Science Books & Films

“Engrossing….Packed with good stories and anecdotes, as well as with good science and good history.”
Book News

“Smoothly and meticulously tells this complicated story of intellectual revolution and triumph in Victorian England… provides much interesting social and historic detail.”
The Providence Journal

“If wonder and humanity do return to science, wonderful biographical works such as Snyder’s Philosophical Breakfast Club will no doubt have played a part.  The Philosophical Breakfast Club is an intellectual banquet, recounting myriad thought-provoking scientific discoveries, and sufficiently detailed to convey the kind of environment these men lived in and how they dramatically changed science for the better. Snyder’s extensive bibliography attests to the painstaking effort she put into this work, and the result is an entertaining and enlightening journey through the Victorian age filled with scores of interesting scientists besides the Philosophical Breakfast Club, many of whom, given their contributions to science and human life, deserve their own biographies.”
—The Objective Standard

“The author’s extensive research, wonderful writing, and passion for lifelong learning all serve to awaken the reader’s inner spirit of discovery.”
Bookreporter

“Each of the four figures is a worthy subject in his own right, and by combining their stories Snyder provides the right balance of biography and science. It also allows Snyder to discuss a wide range of scientific developments that are sufficiently modern to appeal to today’s readers.”
—Publishers Weekly

“A striking account of how a few bold individuals catalyzed profound social change.”
Booklist

“Snyder captures not only the scientific ambitions of the foursome, but also the dynamics of their youthful friendship.”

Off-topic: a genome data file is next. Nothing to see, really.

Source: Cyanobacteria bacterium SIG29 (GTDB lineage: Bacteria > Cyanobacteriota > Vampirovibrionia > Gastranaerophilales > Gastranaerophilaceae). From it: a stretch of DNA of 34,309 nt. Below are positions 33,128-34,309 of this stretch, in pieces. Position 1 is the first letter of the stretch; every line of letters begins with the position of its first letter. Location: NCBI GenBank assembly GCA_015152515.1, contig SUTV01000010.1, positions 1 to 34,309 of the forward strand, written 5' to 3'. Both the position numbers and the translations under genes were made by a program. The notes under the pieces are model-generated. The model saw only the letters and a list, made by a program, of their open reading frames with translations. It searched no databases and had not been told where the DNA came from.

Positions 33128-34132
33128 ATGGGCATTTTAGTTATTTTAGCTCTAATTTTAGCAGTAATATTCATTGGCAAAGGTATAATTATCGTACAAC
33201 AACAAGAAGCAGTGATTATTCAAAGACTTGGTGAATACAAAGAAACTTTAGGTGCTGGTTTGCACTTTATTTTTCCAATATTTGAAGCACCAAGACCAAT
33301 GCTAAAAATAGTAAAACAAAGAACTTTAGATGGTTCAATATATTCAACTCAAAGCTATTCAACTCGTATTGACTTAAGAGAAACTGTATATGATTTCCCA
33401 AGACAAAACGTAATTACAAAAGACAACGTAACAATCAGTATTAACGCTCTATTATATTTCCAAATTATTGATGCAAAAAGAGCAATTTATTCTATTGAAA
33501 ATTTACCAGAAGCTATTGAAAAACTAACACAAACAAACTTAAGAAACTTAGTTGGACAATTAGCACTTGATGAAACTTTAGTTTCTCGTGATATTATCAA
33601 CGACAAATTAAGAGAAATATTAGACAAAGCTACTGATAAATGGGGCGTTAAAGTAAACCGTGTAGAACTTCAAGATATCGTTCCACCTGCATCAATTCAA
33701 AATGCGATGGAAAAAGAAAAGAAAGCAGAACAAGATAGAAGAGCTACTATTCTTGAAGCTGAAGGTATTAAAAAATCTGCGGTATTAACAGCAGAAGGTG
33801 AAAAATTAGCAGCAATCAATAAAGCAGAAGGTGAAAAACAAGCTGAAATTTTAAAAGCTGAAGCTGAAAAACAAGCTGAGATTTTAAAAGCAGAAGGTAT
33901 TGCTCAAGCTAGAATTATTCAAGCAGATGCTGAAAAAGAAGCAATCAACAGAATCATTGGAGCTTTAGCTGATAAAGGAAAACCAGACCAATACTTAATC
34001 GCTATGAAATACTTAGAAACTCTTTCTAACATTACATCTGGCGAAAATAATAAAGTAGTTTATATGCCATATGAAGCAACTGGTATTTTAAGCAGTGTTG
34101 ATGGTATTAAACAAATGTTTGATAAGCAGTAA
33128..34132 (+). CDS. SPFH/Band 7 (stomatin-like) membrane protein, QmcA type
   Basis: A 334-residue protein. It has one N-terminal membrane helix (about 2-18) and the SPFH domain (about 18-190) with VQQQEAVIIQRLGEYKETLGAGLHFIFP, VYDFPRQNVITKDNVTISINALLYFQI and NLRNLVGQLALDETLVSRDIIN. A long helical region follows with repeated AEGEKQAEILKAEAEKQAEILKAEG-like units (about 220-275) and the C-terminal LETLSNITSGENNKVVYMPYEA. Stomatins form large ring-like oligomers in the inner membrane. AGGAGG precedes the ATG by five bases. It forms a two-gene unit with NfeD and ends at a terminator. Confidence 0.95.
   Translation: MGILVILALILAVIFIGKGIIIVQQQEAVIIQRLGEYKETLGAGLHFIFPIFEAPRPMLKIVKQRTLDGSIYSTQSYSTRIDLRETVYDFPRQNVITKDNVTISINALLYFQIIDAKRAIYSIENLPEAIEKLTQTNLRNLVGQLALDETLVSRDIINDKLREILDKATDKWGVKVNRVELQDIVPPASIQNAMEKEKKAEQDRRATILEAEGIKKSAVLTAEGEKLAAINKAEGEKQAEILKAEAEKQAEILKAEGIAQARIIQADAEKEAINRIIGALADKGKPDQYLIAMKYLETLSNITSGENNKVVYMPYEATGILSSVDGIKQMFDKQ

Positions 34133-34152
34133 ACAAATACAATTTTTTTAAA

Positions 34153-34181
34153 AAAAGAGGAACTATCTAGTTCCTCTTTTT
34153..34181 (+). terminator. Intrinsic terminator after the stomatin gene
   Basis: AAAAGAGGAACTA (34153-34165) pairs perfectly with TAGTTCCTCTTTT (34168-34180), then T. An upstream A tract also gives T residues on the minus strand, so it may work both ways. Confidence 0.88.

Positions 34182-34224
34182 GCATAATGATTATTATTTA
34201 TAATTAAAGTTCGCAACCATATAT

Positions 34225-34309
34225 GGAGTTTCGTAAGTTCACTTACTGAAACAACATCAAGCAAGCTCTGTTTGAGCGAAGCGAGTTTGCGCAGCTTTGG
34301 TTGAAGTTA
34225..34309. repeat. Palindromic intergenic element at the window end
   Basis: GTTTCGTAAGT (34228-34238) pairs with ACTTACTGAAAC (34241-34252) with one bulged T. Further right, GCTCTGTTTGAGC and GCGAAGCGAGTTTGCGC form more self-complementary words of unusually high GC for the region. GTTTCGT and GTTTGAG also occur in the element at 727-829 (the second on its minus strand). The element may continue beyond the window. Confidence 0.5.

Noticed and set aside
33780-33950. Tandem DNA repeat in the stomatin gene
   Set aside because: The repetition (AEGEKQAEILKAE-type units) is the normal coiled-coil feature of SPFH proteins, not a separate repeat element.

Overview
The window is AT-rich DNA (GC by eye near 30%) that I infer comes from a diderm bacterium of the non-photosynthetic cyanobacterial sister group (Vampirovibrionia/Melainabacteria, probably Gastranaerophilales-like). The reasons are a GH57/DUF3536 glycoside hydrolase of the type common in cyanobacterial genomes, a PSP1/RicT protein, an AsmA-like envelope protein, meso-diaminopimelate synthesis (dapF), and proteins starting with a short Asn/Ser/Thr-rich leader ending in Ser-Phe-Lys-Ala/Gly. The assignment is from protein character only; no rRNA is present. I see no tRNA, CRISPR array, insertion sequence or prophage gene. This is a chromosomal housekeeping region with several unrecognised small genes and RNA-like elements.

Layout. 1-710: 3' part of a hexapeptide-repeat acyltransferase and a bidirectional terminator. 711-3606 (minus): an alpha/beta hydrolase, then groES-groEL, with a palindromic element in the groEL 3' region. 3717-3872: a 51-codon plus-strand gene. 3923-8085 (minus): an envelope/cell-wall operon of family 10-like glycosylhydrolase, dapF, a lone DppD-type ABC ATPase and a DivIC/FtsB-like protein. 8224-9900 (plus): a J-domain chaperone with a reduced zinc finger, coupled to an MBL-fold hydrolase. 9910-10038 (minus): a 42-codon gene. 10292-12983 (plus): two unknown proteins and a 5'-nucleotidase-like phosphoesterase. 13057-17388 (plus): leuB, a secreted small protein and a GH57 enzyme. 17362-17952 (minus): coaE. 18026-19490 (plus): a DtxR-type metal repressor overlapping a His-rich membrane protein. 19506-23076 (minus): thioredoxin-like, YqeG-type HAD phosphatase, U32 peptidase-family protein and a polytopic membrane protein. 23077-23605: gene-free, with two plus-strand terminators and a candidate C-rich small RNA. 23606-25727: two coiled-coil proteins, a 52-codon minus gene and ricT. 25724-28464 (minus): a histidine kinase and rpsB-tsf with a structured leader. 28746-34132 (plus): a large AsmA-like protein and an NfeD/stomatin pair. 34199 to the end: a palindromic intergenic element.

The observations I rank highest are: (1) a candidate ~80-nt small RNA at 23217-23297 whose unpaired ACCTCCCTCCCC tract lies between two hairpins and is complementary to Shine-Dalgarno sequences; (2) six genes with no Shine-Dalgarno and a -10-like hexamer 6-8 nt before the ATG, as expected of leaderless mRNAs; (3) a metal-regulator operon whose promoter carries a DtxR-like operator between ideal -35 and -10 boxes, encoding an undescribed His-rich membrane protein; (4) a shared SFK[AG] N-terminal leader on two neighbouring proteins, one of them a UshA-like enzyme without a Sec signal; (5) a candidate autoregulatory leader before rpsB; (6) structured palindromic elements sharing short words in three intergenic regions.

The Chronicle of Higher Education

“An accessible and engaging read on the origins of Victorian science, its personalities, and the cultural contribution made by these four men, this will appeal to readers interested in Victorian science, biographies, astronomy, chemistry, the religion vs. science debate, Darwin, computers, and a smorgasbord of related sciences.”
Library Journal

“The author skillfully weaves together the lives of her four principals with the science of their day.”
Kirkus Reviews

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About the Author











Laura J. Snyder, Ph.D., is a science historian, philosopher and writer whose most recent book, The Philosophical Breakfast Club: Four Remarkable Friends who Transformed Science and Changed the World, was an Official Selection of the TED Book Club, a Scientific American Notable Book, and winner of the 2011 Royal Institution of Australia Poll for Favorite Science Book. It was also named an "Outstanding Academic Title" in history of science and technology by the American Library Association. Snyder is Professor of Philosophy at St. John's University in New York City and writes frequently about science and ideas for The Wall Street Journal. She is a Fulbright Scholar, a Life Member of Clare Hall College, Cambridge, and Past President of the International Society for the History of Philosophy of Science.

 She is currently working on a book about how new optical technologies in the 17th century revolutionized not only science, but also art and the rest of culture. Follow Laura Snyder on Twitter and Facebook.